Ontario Information and Privacy Commissioner Ann Cavoukian along with Hydro One, GE, IBM and Telvent released a report that shows utilities how to embed privacy into the emerging smart grid.
“Operationalizing Privacy by Design: The Ontario Smart Grid Case Study,” which is based on a smart grid project in Owen Sound, Ontario, Canada, is the first to demonstrate how Privacy by Design principles may be operationalized as a foundational requirement in emerging smart grid systems.
“Smart Grid technologies have the potential to collect extremely detailed information about energy consumption in the home, which can lead to the unwelcome profiling of individuals,” Cavoukian told a crowd in San Diegoat DistribuTECH, the utility industry’s leading smart grid conference and exposition. “The time to build privacy into the systems involved is now, while the smart grid is still in its infancy.”
The approach outlined in the report sets the standard for utilities and vendors around the world as they build consumer confidence into the smart grid by, among other things, protecting personal information that may be collected or used through smart grid technologies.
It clarifies three domains of the smart grid:
1.) The grid domain, which relates to systems and processes to manage the power network;
2.) The customer domain, which incorporates all the devices in the consumer’s home or business; and
3.) The services domain, which includes customer service functions such as billing and demand management programs.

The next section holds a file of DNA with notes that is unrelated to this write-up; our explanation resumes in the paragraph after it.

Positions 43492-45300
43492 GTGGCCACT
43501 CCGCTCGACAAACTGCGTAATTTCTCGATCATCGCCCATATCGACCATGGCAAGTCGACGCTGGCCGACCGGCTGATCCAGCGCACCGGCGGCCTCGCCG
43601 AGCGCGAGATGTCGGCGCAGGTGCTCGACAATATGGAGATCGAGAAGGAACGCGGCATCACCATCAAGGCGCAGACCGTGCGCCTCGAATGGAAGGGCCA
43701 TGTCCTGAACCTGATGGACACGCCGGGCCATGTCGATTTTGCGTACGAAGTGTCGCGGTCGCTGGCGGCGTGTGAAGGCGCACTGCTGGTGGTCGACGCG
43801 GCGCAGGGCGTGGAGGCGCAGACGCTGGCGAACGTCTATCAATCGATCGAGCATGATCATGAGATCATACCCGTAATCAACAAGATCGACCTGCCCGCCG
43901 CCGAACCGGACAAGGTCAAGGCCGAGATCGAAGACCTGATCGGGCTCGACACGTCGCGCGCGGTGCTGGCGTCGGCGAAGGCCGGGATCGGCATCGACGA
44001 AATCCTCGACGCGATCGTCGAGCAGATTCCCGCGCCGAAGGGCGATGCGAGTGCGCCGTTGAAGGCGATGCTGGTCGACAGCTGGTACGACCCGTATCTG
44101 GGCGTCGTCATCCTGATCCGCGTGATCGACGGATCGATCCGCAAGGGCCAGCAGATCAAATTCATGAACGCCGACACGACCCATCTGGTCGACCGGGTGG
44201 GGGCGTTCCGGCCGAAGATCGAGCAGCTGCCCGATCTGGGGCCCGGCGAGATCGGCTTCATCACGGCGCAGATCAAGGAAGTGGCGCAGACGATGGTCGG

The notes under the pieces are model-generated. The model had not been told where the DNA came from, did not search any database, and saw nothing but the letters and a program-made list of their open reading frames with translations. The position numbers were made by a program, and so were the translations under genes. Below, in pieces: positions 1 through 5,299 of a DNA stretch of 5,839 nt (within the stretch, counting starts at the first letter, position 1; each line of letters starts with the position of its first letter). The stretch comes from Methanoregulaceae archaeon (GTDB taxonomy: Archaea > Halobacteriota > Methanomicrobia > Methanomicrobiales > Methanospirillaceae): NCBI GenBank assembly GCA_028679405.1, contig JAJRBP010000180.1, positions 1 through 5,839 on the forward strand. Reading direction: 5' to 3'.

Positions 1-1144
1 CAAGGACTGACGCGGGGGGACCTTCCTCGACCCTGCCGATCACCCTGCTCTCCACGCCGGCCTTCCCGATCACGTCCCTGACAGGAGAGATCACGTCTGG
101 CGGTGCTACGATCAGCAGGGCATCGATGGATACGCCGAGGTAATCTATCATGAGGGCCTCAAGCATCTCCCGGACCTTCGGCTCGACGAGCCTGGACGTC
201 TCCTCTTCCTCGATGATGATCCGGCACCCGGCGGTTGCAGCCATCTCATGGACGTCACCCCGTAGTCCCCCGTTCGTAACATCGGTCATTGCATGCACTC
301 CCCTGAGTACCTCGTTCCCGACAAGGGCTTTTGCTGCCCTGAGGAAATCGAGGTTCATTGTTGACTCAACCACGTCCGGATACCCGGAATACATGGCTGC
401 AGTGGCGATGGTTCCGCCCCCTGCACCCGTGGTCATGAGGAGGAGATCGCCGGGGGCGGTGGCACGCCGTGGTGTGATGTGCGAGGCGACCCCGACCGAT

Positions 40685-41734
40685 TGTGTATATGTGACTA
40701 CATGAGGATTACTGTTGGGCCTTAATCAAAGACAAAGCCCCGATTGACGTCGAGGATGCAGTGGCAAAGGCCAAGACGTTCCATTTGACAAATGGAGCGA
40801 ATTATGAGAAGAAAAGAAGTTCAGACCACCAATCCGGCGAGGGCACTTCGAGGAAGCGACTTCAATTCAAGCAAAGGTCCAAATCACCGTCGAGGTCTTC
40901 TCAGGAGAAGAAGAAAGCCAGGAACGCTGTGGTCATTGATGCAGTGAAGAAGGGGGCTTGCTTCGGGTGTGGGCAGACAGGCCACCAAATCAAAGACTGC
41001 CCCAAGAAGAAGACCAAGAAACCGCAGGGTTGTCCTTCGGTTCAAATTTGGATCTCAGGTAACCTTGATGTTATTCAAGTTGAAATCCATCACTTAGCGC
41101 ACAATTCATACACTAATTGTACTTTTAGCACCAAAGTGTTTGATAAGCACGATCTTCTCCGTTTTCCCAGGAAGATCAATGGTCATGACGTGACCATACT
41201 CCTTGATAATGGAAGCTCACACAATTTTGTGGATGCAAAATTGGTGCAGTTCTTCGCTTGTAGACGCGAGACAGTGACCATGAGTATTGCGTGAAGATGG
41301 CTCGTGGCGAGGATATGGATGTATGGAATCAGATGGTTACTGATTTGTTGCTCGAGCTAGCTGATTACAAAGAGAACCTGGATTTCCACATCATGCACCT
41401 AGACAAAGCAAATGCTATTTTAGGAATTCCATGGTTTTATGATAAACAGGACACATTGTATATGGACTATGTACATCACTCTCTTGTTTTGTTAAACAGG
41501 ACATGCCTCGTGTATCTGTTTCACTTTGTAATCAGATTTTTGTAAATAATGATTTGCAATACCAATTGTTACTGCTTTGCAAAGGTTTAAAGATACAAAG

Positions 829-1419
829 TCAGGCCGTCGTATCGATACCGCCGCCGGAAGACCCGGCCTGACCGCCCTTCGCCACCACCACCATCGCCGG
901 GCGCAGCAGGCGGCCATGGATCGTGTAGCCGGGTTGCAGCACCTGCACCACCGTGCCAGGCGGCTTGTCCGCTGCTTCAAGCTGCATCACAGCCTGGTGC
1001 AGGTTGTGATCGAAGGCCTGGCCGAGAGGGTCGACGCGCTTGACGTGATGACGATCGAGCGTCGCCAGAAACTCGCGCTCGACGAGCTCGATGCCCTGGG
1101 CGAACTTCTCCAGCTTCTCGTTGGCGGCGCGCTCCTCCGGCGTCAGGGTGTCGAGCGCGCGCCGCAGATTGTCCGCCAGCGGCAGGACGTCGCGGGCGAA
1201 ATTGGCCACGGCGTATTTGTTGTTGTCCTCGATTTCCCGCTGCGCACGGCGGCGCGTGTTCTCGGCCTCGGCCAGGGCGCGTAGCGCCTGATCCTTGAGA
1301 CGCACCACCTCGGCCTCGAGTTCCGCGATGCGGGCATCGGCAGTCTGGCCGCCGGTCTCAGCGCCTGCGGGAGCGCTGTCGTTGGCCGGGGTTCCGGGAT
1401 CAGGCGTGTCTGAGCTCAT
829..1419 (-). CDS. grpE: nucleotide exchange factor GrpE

The report shows how personal information can be limited to the domains where it is relevant and outlines examples of specific design requirements for minimizing and protecting personal information while achieving full-system functionality: positive sum, not zero sum.
The report is the third in a suite of papers on protecting privacy in the smart grid developed by Ontario’s Privacy Commissioner in collaboration with key industry and technology leaders.
Privacy by Design is an approach developed by Cavoukian and widely adopted globally by a growing number of organizations and jurisdictions. It prescribes that privacy be embedded directly into the design and operation of various technologies, business processes and networked infrastructure. Instead of treating privacy as an afterthought, bolting it on after the fact, Privacy by Design is proactive and preventative in nature, a highly effective approach in today’s world of increasingly interconnected technologies and extensive data collection.